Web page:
CACAO collection for combating witches' broom DISEASE
Cacao collection expedition may yield weapons for combating witches' broom disease
UNITED STATES DEPARTMENT OF AGRICULTURE - RESEARCH, EDUCATION AND ECONOMICS
Fungi found in the leaves and trunks of wild Peruvian cacao trees offer the potential for biological control of cacao diseases such as witches' broom disease, according to U.S. Department of Agriculture (USDA) scientists. Several of the fungal species were previously unknown to science.
Agricultural Research Service (ARS) researchers at the agency's Sustainable Perennial Crops Laboratory (SPCL) and Systematic Mycology and Microbiology Laboratory (SMML) in Beltsville, Md., and Perguvian collaborators conducted cacao collection expeditions in 2008 and 2009 through the Amazon Basin Dapen Zhang of Peru. The Peruvian Amazon is the heart of the center of diversity for cacao and holds great potential for finding undiscovered cacao and fungal species.
ARS is USDA's principal intramural scientific research agency, and this research supports the USDA priority of promoting international food security.
During the 2008 collection trip to Peru, SPCL research leader Lyndel Meinhardt recorded the incidence of witches' broom disease in wild cacao trees in the upper Amazon region. The disease can cause yield losses of 75 percent in susceptible varieties. A team of scientists, including SPCL geneticist Dapeng Zhang, SMML mycologist Gary Samuels, Meinhardt and others, found that about 14 percent of flower cushions and 13 percent of trunks of wild cacao plants along the rivers were infected with witches' broom disease. This suggests that there is a high level of witches' broom disease resistance in these wild Peruvian cacao populations.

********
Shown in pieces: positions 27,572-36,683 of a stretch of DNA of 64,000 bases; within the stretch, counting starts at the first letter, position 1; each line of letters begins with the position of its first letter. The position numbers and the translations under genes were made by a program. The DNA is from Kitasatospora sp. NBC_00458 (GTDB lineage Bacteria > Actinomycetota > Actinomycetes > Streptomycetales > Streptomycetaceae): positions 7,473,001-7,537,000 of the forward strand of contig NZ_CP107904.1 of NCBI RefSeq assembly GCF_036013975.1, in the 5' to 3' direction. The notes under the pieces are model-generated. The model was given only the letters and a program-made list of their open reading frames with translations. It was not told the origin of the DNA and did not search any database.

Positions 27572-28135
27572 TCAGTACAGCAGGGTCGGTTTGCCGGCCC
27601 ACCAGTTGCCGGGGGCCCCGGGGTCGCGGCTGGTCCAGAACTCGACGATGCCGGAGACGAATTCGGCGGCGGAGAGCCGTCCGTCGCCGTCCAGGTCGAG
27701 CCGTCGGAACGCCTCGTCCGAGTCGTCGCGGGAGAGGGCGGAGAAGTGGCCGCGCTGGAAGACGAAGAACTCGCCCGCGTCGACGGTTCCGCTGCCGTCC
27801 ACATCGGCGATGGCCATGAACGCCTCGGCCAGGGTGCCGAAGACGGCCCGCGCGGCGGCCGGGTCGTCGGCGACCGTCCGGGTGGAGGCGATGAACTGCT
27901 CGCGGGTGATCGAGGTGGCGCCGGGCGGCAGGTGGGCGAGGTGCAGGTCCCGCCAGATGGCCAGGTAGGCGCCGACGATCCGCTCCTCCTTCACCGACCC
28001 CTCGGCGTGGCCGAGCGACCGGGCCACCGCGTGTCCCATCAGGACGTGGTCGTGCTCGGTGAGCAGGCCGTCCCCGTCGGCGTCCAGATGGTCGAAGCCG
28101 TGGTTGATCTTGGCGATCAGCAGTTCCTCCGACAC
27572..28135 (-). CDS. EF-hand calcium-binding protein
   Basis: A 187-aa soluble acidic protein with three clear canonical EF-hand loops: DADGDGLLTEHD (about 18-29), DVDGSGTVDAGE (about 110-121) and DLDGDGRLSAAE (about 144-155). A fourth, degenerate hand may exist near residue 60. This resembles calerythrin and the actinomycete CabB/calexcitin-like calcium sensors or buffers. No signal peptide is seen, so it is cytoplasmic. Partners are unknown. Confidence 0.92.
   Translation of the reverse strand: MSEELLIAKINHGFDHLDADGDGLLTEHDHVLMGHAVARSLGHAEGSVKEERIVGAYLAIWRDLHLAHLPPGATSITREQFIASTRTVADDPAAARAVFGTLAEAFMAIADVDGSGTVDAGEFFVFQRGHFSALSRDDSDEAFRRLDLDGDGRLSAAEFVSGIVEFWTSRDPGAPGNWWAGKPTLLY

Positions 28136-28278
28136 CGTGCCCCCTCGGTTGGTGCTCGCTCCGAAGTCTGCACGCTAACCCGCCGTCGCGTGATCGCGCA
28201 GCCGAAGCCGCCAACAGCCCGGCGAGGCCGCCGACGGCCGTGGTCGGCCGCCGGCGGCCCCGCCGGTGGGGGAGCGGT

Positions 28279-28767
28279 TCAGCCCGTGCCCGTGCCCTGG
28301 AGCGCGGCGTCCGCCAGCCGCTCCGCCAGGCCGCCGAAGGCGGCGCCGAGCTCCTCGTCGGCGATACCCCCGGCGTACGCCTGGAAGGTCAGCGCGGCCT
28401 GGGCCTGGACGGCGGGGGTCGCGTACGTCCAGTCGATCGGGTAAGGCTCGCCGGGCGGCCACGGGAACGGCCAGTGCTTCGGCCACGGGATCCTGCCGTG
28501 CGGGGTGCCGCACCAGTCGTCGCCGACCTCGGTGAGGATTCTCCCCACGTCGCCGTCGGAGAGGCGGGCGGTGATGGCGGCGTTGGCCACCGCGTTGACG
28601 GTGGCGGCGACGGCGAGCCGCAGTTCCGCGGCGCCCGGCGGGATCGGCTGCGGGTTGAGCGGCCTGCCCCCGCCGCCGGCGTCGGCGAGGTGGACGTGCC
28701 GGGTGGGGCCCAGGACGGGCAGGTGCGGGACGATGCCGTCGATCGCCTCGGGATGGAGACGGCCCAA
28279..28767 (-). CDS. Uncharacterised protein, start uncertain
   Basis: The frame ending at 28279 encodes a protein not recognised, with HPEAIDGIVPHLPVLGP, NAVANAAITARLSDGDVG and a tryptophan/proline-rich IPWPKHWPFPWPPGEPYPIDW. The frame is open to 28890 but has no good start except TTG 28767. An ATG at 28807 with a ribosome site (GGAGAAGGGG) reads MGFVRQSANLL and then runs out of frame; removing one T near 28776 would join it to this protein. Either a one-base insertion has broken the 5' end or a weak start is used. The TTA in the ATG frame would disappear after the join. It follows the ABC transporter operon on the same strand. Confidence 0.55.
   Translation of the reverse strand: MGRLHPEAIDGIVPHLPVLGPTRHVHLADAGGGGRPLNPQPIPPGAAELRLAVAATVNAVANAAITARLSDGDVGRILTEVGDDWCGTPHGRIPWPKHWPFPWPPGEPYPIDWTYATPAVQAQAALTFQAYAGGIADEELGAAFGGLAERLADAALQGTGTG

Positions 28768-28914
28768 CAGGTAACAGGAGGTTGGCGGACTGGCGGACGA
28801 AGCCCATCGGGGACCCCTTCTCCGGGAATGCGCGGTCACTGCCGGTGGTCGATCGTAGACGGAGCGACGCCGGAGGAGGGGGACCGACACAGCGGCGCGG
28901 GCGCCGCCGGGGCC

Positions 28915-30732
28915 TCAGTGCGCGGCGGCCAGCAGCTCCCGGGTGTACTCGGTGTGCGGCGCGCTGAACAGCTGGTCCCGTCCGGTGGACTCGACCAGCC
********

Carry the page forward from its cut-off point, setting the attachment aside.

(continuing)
The fungi found in disease-free leaves and trunks of collected cacao tree tissue samples may provide protection against diseases such as witches' broom disease either by stimulating the immune system of the plants or through direct parasitism or antibiotic effects against pathogens. Samuels found several fungal species previously unknown to science in the cacao tissues. The potential for biological control using these fungi is being evaluated by SPCL scientists Bryan Bailey and Ron Collins.
Meinhardt, Zhang and Samuels collaborated with the Instituto de Cultivos Tropicales (ICT), a research center in Tarapoto, San Martin, Peru, to identify new varieties of cacao. The researchers are studying 342 cacao specimens collected from 12 watersheds and are categorizing the DNA of the specimens.
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